Here are the steps:
Identify a topic on which you want to work. Set it up as a question. For example, imagine you want to work about migration, acculturation and mental health. A possible question might be, “How does migration influence the association between acculturation and mental health?” Or you may ask the same question in a different way, “How does the relationship between migration and the mental health of the migrants are influenced by acculturation?” This is the first step where you will need to ask yourself a lot of questions; generate as many questions as you can.
In the second step you will need to start drafting a paper to give these questions the life of their own. There are three parts to it — start with a set of facts, develop a theory from the facts, and from the theory generate hypotheses that you’d like to test. This is usually what we do in Health Sciences. You may also start working with the facts to begin with and then develop a theory or let a theory emerge that you may want to test in other ways - for example using qualitative inquiry.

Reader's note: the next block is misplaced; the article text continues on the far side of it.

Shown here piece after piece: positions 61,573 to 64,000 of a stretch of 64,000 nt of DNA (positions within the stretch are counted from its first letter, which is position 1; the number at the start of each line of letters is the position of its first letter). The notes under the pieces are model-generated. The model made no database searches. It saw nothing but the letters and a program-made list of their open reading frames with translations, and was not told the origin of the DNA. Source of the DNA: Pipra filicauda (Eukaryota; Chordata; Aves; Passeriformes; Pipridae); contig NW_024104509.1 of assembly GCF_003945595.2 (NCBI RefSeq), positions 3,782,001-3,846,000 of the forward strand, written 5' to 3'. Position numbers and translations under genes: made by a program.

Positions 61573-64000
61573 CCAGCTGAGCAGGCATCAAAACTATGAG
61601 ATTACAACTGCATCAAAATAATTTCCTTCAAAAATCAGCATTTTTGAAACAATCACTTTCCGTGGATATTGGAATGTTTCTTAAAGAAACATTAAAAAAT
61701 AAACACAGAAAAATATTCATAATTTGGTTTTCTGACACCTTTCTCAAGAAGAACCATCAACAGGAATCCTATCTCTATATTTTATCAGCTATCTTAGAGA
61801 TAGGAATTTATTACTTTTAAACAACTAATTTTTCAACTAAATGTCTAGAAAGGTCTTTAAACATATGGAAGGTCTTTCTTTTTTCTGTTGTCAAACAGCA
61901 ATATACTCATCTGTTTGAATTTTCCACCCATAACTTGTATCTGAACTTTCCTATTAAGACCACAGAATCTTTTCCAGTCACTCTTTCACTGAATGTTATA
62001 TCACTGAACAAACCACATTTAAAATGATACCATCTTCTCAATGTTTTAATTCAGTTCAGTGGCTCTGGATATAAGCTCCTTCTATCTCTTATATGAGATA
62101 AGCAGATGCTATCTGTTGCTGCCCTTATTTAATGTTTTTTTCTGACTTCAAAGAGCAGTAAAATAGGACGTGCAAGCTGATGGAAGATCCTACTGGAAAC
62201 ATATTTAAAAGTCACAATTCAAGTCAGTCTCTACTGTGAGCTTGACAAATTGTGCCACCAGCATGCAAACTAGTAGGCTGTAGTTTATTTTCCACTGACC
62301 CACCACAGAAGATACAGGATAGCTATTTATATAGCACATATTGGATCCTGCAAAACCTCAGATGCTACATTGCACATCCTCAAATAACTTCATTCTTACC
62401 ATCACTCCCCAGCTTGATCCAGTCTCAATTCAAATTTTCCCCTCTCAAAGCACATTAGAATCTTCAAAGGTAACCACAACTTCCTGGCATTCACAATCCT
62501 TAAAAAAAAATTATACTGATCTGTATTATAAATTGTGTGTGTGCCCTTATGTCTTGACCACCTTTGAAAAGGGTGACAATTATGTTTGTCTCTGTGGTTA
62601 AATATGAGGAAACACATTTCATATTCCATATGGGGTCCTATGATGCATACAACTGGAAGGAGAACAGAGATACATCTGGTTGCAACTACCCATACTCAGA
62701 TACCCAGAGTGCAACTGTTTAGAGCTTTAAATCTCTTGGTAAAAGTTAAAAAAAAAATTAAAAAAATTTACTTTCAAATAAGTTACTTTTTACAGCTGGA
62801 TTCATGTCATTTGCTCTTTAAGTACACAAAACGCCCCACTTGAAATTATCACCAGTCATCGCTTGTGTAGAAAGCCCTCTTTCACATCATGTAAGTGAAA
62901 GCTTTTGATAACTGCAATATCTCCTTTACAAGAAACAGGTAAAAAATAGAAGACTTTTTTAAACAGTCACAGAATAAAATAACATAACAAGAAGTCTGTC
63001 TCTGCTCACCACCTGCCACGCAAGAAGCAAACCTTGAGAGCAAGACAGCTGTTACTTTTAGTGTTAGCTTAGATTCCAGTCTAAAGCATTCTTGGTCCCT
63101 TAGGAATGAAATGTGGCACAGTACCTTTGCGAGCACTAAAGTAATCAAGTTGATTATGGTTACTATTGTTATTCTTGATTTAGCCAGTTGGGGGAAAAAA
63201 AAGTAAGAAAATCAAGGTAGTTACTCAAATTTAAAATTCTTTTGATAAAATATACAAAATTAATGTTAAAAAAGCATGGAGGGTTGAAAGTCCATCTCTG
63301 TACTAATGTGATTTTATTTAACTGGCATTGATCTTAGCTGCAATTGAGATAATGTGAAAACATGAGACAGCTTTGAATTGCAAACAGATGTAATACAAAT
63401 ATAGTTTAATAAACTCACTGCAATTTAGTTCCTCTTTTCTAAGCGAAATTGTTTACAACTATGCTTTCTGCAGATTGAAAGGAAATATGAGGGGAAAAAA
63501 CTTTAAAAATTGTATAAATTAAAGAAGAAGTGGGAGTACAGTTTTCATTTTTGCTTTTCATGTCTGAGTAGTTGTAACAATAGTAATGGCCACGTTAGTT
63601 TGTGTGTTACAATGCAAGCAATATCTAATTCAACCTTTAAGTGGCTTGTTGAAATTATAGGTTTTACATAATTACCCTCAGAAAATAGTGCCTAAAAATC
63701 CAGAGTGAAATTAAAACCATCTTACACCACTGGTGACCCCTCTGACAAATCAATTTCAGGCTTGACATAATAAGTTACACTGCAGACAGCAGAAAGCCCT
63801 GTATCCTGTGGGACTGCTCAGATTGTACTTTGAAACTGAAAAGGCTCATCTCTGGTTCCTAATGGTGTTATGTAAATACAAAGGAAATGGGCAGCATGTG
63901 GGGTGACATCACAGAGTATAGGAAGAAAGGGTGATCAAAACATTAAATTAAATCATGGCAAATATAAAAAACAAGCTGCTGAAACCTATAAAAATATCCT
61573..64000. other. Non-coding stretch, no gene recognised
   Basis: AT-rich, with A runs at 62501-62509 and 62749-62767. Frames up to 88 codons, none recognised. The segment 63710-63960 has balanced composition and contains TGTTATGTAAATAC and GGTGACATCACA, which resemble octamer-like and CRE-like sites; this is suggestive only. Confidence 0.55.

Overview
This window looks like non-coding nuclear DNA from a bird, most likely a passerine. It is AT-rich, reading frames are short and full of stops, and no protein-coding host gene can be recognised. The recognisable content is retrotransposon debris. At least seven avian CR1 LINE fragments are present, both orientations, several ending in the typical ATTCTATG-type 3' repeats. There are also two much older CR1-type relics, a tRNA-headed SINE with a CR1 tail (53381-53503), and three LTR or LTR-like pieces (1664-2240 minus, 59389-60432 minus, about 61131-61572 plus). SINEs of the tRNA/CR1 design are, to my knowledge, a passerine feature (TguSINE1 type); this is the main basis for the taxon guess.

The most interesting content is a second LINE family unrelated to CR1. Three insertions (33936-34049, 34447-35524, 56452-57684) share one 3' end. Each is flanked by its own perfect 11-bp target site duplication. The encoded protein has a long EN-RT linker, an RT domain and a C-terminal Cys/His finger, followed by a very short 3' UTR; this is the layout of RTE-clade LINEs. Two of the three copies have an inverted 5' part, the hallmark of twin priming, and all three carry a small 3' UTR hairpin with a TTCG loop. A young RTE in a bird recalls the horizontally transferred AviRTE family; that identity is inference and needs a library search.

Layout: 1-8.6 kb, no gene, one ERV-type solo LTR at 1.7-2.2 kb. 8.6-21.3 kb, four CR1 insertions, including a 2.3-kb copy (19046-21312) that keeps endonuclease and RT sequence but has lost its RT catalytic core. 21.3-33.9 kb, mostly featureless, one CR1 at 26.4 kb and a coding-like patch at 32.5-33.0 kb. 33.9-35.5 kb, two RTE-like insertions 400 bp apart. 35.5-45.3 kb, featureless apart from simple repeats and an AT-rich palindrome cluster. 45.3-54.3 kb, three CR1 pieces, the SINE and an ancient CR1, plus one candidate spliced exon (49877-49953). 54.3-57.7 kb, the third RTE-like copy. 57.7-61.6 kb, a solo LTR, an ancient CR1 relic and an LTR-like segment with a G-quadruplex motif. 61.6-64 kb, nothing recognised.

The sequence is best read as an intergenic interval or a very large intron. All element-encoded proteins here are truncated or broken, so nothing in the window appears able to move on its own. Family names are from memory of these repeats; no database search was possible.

In the third step, you start drafting the facts. When you write these “facts”, that is, information bits that will inform your theory building, you should work from nouns and verbs. This is the craft of writing your position. Avoid adjectives as much as possible unless necessary. Do not use adverbs. This is a self-imposed constraint that we have seen work with us.
How would you write it? There is no fixed style and over time, you will see that you will develop your own style of work. You can either work on a chronological basis, that is, start with historic origins of a concept and work forwards in time. For example, let’s say you are investigating the role of migration and health. Your thesis or argument is to test healthy migrant effect as a hypothesis. Start with the history of the healthy migrant effect, and progressively examine the role of healthy migrant effect till present. This sets up a timeline where you can start reviewing the flow of concepts. Another idea might be to use concept maps.